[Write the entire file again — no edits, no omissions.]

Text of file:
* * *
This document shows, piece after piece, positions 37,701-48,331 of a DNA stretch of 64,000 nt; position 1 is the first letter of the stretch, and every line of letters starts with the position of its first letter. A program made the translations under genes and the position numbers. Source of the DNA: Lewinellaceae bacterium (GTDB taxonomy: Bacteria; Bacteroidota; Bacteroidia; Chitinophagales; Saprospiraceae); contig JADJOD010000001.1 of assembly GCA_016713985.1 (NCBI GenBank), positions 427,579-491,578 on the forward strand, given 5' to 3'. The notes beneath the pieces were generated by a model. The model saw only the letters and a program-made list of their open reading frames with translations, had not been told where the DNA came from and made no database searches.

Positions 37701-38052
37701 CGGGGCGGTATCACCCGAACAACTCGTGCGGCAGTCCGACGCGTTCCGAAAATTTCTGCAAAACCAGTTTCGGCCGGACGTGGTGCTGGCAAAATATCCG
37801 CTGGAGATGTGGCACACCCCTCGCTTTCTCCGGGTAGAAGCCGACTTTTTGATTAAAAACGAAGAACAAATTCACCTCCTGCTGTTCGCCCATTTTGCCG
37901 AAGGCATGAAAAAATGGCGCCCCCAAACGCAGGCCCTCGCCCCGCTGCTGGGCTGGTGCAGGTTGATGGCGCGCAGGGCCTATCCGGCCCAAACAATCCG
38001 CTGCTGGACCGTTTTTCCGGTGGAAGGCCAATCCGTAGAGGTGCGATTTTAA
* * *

This document shows, piece after piece, positions 37,701-48,331 of a DNA stretch of 64,000 nt; position 1 is the first letter of the stretch, and every line of letters starts with the position of its first letter. A program made the translations under genes and the position numbers. Source of the DNA: Lewinellaceae bacterium (GTDB taxonomy: Bacteria; Bacteroidota; Bacteroidia; Chitinophagales; Saprospiraceae); contig JADJOD010000001.1 of assembly GCA_016713985.1 (NCBI GenBank), positions 427,579-491,578 on the forward strand, given 5' to 3'. The notes beneath the pieces were generated by a model. The model saw only the letters and a program-made list of their open reading frames with translations, had not been told where the DNA came from and made no database searches.

Positions 37701-38052
37701 CGGGGCGGTATCACCCGAACAACTCGTGCGGCAGTCCGACGCGTTCCGAAAATTTCTGCAAAACCAGTTTCGGCCGGACGTGGTGCTGGCAAAATATCCG
37801 CTGGAGATGTGGCACACCCCTCGCTTTCTCCGGGTAGAAGCCGACTTTTTGATTAAAAACGAAGAACAAATTCACCTCCTGCTGTTCGCCCATTTTGCCG
37901 AAGGCATGAAAAAATGGCGCCCCCAAACGCAGGCCCTCGCCCCGCTGCTGGGCTGGTGCAGGTTGATGGCGCGCAGGGCCTATCCGGCCCAAACAATCCG
38001 CTGCTGGACCGTTTTTCCGGTGGAAGGCCAATCCGTAGAGGTGCGATTTTAA